Germs, or microbes, are found everywhere - in the air, soil, and water. There are also germs on your skin and in your body. Many of them are harmless, and some can even be helpful. But some of them can make you sick. Infectious diseases are diseases that are caused by germs.
There are many different ways that you can get an infectious disease:
- Through direct contact with a person who is sick. This includes kissing, touching, sneezing, coughing, and sexual contact. Pregnant mothers can also pass some germs along to their babies.
- Through indirect contact, when you touch something that has germs on it. For example, you could get germs if someone who is sick touched a door handle, and then you touch it.
- Through insect or animal bites
- Through contaminated food, water, soil, or plants
There are four main kinds of germs:
- Bacteria - one-celled germs that multiply quickly. They may give off toxins, which are harmful chemicals that can make you sick. Strep throat and urinary tract infections are common bacterial infections.
- Viruses - tiny capsules that contain genetic material. They invade your cells so that they can multiply. This can kill, damage, or change the cells and make you sick. Viral infections include HIV/AIDS and the common cold.
- Fungi - primitive plant-like organisms such as mushrooms, mold, mildew, and yeasts. Athlete's foot is a common fungal infection.
- Parasites - animals or plants that survive by living on or in other living things. Malaria is an infection caused by a parasite.
Infectious diseases can cause many different symptoms. Some are so mild that you may not even notice any symptoms, while others can be life-threatening. There are treatments for some infectious diseases, but for others, such as some viruses, you can only treat your symptoms. You can take steps to prevent many infectious diseases:
- Germs: Learn How Germs Work and What You Can Do to Protect Yourself (Mayo Foundation for Medical Education and Research) Also in Spanish
- Infectious Diseases (Mayo Foundation for Medical Education and Research) Also in Spanish
- Coping with Stress during Infectious Disease Outbreaks (Substance Abuse and Mental Health Services Administration) - PDF Also in Spanish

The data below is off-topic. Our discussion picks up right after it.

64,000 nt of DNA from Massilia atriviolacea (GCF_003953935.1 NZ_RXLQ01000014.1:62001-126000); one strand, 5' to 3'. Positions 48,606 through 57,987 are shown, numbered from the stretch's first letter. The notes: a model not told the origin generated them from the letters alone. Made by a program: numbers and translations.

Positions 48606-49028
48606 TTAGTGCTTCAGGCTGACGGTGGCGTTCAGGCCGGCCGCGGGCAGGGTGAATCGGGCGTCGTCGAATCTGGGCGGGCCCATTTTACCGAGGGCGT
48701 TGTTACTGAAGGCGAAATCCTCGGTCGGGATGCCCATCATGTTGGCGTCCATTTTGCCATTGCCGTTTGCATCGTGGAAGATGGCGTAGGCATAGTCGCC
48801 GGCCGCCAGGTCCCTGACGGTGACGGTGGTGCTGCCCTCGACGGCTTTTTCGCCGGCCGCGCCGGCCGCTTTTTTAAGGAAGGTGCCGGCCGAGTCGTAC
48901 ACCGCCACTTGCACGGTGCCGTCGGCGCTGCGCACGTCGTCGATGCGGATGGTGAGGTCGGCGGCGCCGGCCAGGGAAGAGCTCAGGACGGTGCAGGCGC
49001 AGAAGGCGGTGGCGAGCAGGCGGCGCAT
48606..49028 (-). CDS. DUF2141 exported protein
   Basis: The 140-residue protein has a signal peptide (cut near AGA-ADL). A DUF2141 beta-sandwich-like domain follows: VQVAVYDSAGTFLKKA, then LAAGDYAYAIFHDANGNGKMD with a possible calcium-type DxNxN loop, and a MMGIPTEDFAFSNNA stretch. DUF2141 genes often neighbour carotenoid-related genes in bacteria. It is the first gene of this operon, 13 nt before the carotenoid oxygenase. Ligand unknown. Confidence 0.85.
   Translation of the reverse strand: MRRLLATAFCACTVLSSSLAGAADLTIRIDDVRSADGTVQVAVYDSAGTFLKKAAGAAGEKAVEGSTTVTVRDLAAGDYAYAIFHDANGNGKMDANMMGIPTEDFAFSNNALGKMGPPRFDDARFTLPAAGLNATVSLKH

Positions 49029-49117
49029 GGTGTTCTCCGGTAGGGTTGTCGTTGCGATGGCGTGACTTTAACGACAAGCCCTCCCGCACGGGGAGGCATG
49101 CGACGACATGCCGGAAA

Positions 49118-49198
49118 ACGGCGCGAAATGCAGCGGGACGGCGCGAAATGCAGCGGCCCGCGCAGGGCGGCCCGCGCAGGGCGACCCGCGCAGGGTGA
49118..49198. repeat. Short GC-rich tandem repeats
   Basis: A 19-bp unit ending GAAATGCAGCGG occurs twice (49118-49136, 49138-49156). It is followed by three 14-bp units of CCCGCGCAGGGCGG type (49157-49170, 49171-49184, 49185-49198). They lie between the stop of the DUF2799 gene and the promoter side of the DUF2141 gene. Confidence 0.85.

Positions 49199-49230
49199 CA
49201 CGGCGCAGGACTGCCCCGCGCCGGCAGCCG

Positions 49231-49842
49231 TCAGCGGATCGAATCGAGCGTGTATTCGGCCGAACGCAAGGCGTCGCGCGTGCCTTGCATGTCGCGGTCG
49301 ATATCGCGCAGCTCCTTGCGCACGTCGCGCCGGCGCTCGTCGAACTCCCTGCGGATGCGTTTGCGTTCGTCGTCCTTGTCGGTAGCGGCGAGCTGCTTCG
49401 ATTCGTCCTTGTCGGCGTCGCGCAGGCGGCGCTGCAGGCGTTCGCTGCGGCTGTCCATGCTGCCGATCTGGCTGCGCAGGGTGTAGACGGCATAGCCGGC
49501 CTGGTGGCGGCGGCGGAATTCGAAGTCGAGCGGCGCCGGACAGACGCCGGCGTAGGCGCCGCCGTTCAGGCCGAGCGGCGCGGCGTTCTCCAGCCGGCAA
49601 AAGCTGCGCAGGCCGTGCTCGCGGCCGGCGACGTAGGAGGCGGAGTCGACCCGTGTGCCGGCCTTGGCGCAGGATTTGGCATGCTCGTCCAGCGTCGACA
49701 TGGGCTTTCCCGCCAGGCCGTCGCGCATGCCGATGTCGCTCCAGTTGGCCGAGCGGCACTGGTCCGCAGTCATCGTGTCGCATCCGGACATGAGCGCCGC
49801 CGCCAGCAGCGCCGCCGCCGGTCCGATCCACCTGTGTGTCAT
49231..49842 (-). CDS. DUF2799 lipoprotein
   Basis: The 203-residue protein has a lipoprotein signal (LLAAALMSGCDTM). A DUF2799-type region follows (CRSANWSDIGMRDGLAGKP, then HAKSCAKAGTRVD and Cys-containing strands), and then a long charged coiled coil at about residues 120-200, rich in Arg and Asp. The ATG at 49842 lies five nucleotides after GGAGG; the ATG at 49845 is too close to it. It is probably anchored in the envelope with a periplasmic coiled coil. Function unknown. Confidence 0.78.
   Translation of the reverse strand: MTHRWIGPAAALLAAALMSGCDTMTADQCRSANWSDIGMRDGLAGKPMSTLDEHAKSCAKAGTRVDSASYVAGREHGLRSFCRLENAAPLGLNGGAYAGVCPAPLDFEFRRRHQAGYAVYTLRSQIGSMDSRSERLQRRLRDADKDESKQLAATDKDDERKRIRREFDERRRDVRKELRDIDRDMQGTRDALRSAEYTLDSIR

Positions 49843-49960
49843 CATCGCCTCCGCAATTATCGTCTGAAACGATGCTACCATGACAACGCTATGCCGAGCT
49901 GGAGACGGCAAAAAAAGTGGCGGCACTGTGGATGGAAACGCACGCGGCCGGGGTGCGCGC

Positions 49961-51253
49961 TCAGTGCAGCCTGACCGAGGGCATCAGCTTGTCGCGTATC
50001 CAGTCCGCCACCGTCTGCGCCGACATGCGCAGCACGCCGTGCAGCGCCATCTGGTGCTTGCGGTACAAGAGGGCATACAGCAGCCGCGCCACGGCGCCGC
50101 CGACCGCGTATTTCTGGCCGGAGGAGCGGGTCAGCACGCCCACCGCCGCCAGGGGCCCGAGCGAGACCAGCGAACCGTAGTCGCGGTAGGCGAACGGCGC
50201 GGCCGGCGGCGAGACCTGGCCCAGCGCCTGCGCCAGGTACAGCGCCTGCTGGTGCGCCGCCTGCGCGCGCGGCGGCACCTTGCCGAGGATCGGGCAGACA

- Taking Care of Your Behavioral Health: Tips for Social Distancing, Quarantine, and Isolation (Substance Abuse and Mental Health Services Administration) - PDF
- Antibiotic Resistance: MedlinePlus Health Topic (National Library of Medicine) Also in Spanish
- Bacterial vs. Viral Infections: How Do They Differ? (Mayo Foundation for Medical Education and Research) Also in Spanish
- Infections in People with Cancer (American Cancer Society)
- Understand Quarantine and Isolation (Centers for Disease Control and Prevention)
- What's the Difference Between Infectious and Contagious? (Nemours Foundation) Also in Spanish
- Recurrent Infections May Signal Immunodeficiencies (American Academy of Allergy, Asthma, and Immunology) Also in Spanish
- Types of Neglected Tropical Diseases (National Institute of Allergy and Infectious Diseases)
Statistics and Research
- FastStats: Infectious Disease (National Center for Health Statistics)
- ClinicalTrials.gov: Communicable Diseases (National Institutes of Health)
Journal Articles References and abstracts from MEDLINE/PubMed (National Library of Medicine)
- Article: Community- or Healthcare-Associated Bacterial Infections Increase Long-Term Mortality in Patients...
- Article: Clinical significance of measuring reticulated platelets in infectious diseases.
- Article: Haematology patients and the risk of transfusion transmitted infection.
- Infectious Diseases -- see more articles
- Childhood Contagious Diseases (Logical Images)
- Overview of Infectious Diseases (American Academy of Pediatrics) Also in Spanish
- Repeated Infections in Children (American Academy of Family Physicians) Also in Spanish
- Talking with Children: Tips for Caregivers, Parents, and Teachers during Infectious Disease Outbreaks (Substance Abuse and Mental Health Services Administration) - PDF
- What Is a Pediatric Infectious Diseases Specialist? (American Academy of Pediatrics) Also in Spanish